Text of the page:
This week we have a report on Susan Hunt’s inaugural external race wearing the club’s yellow and black vest, competing in the Worcester Ring Run. John Peacock has recorded yet another age category victory, this time in the Formula 5 Duathlon and young Harrison Geden triumphed in last week’s junior parkrun. Well done and congratulations to all three.
Paul Bearman has provided a timetable of upcoming club fixtures and Mike Sheppard has sent me a couple of club records that were recorded in April. Thanks both.
Next week we should hopefully have a report on the latest virtual Shakespeare race.
Finally, good luck to the 16 or so members who are competing at The Pingles Stadium this weekend and to any other members who are competing.
Having joined Stratford Athletics Club at the height of the pandemic, opportunities to show off in black and yellow have been somewhat limited. I finally got my chance last weekend at The Worcester Ring Run.
This was the 3rd edition of the trail event (organised by Pulse Events) and I’d managed to miss the first two. The inaugural event was held in February 2020; which I deferred having been put off by the biblical storm that was forecast (and landed).
When the 2nd edition (November 2020) took place, I had moved to Warwickshire just in time for it to be declared Tier 3, making travel to Tier 2 Worcestershire illegal. It seemed as if I was destined never to run this race.
So I was determined that it would be 3rd time lucky for the April 21 edition.
The Worcester Ring Run is described as “a 22 mile tour around Worcester and Droitwich” following canal and river paths.
Being shorter than a marathon, I thought it sounded quite easy and fun.
I was mindful, however, having studied the course description and gps file provided, that the distance could be anything between 22 and 23.5 miles.
There is the opportunity to participate as a relay pair (an opportunity that I regretted not taking when I reached the halfway point). It is partially hard paths/tarmac but the majority is trail – notoriously muddy when conditions allow.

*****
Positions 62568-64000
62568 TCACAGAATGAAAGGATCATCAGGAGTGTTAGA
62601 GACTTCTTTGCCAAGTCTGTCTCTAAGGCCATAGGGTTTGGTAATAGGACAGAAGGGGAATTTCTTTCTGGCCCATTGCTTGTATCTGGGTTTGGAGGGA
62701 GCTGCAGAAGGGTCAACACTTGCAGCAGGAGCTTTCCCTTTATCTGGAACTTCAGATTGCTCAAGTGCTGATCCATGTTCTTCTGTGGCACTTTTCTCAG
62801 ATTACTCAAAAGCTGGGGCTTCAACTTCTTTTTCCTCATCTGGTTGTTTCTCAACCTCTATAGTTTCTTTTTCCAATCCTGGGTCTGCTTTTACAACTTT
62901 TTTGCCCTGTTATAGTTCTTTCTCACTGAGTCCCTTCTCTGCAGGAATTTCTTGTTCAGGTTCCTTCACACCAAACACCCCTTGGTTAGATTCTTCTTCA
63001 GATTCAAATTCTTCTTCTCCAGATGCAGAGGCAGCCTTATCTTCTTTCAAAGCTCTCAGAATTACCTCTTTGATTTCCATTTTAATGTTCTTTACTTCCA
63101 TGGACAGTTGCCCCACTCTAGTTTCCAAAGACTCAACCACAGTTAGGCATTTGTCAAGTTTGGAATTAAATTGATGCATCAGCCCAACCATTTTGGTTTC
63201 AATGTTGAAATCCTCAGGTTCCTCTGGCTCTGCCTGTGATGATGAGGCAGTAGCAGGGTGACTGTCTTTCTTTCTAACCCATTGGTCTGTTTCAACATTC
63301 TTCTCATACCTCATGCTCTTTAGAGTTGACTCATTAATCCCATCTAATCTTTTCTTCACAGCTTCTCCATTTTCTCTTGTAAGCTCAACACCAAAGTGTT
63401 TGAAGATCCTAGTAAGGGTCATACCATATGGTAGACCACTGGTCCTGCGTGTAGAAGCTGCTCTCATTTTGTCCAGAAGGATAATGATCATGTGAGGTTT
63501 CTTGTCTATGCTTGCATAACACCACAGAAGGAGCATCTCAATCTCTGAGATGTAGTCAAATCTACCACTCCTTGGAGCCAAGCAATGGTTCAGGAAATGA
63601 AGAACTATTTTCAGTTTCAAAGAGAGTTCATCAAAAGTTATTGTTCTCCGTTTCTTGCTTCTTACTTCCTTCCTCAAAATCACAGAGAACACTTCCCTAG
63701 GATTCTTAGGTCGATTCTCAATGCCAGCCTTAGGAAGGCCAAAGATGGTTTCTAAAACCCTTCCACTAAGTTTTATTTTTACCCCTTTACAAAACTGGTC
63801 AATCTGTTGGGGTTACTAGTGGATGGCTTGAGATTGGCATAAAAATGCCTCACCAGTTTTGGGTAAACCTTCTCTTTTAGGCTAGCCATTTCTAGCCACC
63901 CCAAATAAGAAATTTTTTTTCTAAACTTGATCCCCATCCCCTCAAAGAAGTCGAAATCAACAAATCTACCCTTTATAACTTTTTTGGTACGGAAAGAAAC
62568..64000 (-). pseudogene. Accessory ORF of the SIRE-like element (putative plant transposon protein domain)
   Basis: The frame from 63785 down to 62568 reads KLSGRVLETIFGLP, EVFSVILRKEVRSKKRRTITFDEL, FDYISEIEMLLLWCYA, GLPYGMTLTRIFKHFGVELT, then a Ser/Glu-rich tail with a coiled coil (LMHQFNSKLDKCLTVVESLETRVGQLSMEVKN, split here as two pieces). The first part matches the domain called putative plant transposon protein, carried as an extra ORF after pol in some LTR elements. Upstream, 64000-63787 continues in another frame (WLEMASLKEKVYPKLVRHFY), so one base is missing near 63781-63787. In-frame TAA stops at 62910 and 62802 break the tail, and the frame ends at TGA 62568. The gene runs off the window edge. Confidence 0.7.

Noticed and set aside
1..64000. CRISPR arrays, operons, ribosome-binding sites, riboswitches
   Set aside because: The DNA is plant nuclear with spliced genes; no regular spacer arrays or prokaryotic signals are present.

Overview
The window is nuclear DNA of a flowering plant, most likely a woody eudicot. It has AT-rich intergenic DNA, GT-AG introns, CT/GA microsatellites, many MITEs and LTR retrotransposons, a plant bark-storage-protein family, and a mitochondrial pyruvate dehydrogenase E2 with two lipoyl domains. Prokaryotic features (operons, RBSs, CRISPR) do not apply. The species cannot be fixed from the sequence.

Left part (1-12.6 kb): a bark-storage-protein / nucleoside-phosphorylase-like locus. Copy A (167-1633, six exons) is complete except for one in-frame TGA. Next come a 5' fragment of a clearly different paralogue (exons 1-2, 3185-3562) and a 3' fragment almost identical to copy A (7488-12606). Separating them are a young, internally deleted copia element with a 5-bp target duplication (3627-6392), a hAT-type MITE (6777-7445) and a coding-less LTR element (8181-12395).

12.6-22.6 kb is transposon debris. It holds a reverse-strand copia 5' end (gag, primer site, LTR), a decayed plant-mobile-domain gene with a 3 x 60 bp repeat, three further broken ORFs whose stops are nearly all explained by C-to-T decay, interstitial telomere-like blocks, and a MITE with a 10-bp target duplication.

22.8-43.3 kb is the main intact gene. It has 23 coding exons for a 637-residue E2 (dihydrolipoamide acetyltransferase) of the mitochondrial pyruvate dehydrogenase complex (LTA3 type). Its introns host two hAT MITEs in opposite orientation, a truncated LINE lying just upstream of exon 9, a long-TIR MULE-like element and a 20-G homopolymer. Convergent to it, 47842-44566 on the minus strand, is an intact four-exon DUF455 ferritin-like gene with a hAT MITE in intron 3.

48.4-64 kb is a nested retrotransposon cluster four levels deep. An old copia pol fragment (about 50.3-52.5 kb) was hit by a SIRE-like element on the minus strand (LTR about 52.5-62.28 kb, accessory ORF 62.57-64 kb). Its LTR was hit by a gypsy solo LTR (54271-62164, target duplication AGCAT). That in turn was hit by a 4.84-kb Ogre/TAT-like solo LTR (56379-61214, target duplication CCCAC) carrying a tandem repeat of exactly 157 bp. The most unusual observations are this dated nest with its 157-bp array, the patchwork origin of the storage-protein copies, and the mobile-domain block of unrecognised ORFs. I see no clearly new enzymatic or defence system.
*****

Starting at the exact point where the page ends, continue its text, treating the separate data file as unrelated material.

On Sunday, the trail was dry as a bone, baked hard like rutted concrete. It was, however, an absolutely stunning sunny Spring day. It might be an age thing; but I noticed and enjoyed the blossom, teeny tiny ducklings and the beauty and tranquility of the route. It was bit too cold for there to be droves of pedestrians to negotiate and the (many) fishermen thankfully pulled their enormous rods out of the way in time for me not to have to hurdle them.
That said, it was 23 miles of mostly uneven terrain and it’s fair to say that I had underestimated the difficulty of maintaining a happy and relaxed demeaner for the entirety of the route.
I appeared to be the only solo runner without a hydration vest: a decision I made with full knowledge that the 3 feed stations offered just chocolate, sweets and water. Since chocolate is a migraine trigger for me and I struggle to remove the wrapper from a Maoam sweetie under normal circumstances, never mind in a race scenario –my run ended up being fuelled by what I had in my pocket – half a banana and 2 fruit pastilles (the rest scattered onto the towpath when I accidentally ripped open the entire tube).
I thought I had started at a conservative and sensible pace, completing the first half of the run with joy and appreciation of my surroundings. But things then quickly became tough. The main positive I took from the second half was that its brutality added to the joy and relief of eventually crossing the finish line.
As my first race performance as a SAC athlete, it was not quite what I’d hoped for (though I could claim that it was “consistently progressive”– with each 5K slower than the one before). But I was proud to pose with my finishers’ bottle of beer, especially when I noticed that my new vest coordinated perfectly with the race number and finishing flag and even more so when I realised that I was the 5th female solo runner to finish (3:51).
Editor’s note : When looking at the results I noticed that a Rich Shephard was first solo finisher in a time of 2:36:16.6 and I sort of think this might be our Rich. If so, well done.
Formula 5 Duathlon
5K Run/20K Bike/5K Run/20K Bike/5K Run
The Formula 5 Duathlon took place this year on Sunday 25th April 2021.
This event takes its name from the number of legs in the race … 5!
This means competitors run, bike, run, bike and then run again over short distances, keeping the pace and heart rate high!
The run course was around Emberton Country Park, while the cycle sections encompassed 20km of rolling hills around the Newport Pagnell area.
Club member John Peacock competed, finding it quite hard work as he had to race a bit harder, due to the shorter legs even though the total distance is the same.
John finished first in his age category and 46th out of 85 overall.
He was a bit disappointed that there wasn’t more competition in his age group but felt that the run went well but feels he needs some work on the bike.
His overall time was 2:35.53, 90 seconds ahead of his closest rival in his age group.
His splits were :
Junior member Harrison Geden came first in last Sunday’s junior parkrun, completing the 2k course in PB time 8.21. Well done Harrison, you are forgiven for not making the Welcombe Hills on the same day!
Below is a timetable, provided by Paul Bearman, of forthcoming club fixtures
An update of April’s new club records. Well done Jack and Taylor.
A few photos of club members, young and not so young, doing what they love doing.
Marijke Tear-Verweij and Kate Pridham enjoying their Sunday morning training session on the Welcombe Hills
Becks Pridham and Matt Burdus-Cook in number 3 of the Winter Series races. Photos by Barry Cornelius
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